Thursday, September 24, 2009

What is Doing Well?

This morning as Bryan and I were lying in bed and trying to gear up to get Caleb and Joel (who were already wide awake and chatting loudly down the hall with each other), we were talking about the question we often get these days: "How are you doing?" Everyone always wants to hear "well" as the answer, but I was realizing that "well" probably means something very different to me and Bryan than it does to the one posing the question.

I started thinking about what "well" would mean to the person asking me or Bryan how I'm doing. Does it mean I'm not sad anymore? That I'm not hurting? That I've gone 24 hours without crying? That I'm moving on with my life and don't think about Samuel very much anymore? That I don't miss him? None of those things are true. None of those things may ever be true.

So how can I honestly answer "well" when asked?

Last week when my mom was still here, Bryan and I went out for dinner together and a movie. It was our first time to try a regular date night, and we were both a little apprehensive about it -- especially the movie part. While we were strolling and waiting for our movie time, I told Bryan, "I think I am doing so much better than I thought I'd be doing after losing Samuel." Bryan very quickly agreed with me, and I asked him to explain. He said that while we were at Egleston and he would project forward to Samuel dying, he wondered if "I would ever get my Kathryn back."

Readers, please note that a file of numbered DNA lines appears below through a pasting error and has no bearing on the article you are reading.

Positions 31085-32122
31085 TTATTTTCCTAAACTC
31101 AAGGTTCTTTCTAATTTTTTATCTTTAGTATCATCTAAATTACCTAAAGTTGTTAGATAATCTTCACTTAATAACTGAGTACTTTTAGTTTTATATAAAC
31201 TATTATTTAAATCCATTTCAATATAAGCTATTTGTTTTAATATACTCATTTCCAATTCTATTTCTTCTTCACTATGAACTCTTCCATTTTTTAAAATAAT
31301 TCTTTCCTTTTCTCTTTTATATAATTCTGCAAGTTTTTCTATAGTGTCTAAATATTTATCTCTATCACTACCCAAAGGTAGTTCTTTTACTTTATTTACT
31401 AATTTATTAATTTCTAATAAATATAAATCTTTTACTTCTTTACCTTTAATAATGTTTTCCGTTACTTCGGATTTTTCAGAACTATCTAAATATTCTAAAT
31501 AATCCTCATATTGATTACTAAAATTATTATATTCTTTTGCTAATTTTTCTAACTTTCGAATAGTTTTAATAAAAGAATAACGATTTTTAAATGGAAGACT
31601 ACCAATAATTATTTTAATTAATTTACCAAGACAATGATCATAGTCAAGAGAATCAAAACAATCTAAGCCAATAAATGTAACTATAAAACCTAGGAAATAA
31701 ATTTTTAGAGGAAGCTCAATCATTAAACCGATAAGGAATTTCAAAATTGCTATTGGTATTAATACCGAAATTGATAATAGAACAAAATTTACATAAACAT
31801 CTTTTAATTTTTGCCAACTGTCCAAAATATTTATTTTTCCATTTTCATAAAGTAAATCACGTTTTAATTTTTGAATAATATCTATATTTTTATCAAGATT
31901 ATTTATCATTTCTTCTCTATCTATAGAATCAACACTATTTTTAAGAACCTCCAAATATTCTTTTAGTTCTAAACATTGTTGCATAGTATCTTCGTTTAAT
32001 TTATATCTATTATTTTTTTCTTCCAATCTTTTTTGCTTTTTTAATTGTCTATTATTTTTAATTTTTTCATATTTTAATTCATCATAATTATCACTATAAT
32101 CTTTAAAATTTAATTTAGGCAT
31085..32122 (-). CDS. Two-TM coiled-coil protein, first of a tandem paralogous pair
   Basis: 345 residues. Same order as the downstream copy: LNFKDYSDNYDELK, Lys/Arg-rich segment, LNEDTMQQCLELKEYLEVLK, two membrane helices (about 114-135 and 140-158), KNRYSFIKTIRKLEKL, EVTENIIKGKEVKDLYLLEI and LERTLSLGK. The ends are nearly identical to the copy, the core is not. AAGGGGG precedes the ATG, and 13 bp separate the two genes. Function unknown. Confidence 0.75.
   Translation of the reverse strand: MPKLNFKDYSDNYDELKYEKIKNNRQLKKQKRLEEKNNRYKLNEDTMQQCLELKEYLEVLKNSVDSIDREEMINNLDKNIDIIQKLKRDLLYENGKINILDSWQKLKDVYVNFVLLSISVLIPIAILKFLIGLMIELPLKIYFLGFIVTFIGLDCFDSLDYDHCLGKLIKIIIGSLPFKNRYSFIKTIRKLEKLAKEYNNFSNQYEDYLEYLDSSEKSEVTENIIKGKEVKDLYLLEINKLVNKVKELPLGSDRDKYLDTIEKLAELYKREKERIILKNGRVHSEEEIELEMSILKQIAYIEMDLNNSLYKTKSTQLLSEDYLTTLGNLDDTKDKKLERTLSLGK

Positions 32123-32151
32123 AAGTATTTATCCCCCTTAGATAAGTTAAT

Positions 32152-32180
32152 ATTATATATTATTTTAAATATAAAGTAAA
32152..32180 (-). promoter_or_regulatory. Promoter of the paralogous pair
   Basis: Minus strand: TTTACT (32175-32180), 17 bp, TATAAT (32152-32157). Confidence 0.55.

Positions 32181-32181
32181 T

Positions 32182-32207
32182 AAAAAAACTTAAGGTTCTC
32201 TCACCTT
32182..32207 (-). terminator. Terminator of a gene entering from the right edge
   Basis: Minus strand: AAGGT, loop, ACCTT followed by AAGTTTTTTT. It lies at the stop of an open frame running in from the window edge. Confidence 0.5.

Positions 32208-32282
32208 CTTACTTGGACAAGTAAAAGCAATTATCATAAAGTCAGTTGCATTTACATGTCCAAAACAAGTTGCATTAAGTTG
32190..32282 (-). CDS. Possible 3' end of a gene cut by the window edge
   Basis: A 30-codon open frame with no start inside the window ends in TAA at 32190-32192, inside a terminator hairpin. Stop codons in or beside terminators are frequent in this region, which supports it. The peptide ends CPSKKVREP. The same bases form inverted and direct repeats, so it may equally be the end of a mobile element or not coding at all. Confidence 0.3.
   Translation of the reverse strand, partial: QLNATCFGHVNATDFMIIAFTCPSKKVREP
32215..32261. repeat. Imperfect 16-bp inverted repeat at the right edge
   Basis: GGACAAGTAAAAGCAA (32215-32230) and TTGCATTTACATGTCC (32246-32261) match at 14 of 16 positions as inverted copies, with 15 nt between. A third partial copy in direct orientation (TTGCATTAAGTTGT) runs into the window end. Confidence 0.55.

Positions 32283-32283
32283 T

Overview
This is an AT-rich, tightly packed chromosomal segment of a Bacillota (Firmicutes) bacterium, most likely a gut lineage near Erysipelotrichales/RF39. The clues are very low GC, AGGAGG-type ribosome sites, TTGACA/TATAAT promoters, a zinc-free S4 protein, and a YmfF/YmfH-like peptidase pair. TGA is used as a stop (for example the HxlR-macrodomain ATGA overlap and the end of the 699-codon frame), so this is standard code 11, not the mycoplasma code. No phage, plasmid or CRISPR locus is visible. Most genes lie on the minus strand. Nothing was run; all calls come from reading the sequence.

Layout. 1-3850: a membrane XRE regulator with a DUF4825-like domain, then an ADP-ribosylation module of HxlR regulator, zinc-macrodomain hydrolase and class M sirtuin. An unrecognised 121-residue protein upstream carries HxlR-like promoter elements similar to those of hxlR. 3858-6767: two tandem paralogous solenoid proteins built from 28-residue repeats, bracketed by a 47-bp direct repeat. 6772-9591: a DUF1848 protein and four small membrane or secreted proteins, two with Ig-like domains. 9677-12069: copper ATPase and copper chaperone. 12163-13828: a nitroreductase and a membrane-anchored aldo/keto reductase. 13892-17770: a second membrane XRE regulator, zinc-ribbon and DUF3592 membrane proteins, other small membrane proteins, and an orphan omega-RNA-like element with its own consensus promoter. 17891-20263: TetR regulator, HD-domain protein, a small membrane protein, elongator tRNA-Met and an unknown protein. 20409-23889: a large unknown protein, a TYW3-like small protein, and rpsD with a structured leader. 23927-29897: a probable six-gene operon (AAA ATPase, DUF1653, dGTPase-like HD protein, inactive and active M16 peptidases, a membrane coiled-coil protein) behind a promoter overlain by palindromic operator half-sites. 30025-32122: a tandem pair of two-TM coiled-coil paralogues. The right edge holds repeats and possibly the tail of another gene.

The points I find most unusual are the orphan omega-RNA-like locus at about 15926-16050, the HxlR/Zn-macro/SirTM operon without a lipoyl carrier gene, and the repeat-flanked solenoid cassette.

Then he asked me to explain what I meant. I told him that despite being very, very sad and tearful and fairly unable to take care of ordinary life tasks, I have a constant and steady peace underneath it all. I know in no uncertain terms that God is good. He is trustworthy. He is worthy of my praise, and I find I can praise Him even in my darkest moments. Though the world around me seems dark, and I feel burdened and literally weighed down -- sometimes to the point of suffocation -- the ground beneath me is firm and unchanging. I know the bottom can't fall out from under me because my foundation is Christ, and He is always the same. There is a safety underneath my grief, a sense of being held and kept on firm footing. As long as I make my home on the rock of God, I am safe and peaceful. I never would have thought there could be such peace in grieving, such confidence in my God, such assurance of His sovereignty. But He has shown Himself good and loving even here, in the death of my baby boy.

So, I think I am doing well. Does that mean I am not grieving anymore? Absolutely not. Does it mean I am the same person I was before Samuel died? Not at all. Does it mean I have stopped crying at unexpected moments? Nope. Does it mean I don't feel sorrow pushing down on me and taking my breath away from me? Sadly, no. But it does mean I am trusting God. I am leaning on Him. I am finding comfort in His character and presence. I am depending on Him to carry me through this season of heartache. He is my shelter, the rock that is higher than I, the cleft in which I hide. And because He is beneath me, I am doing well.


  1. Kathryn,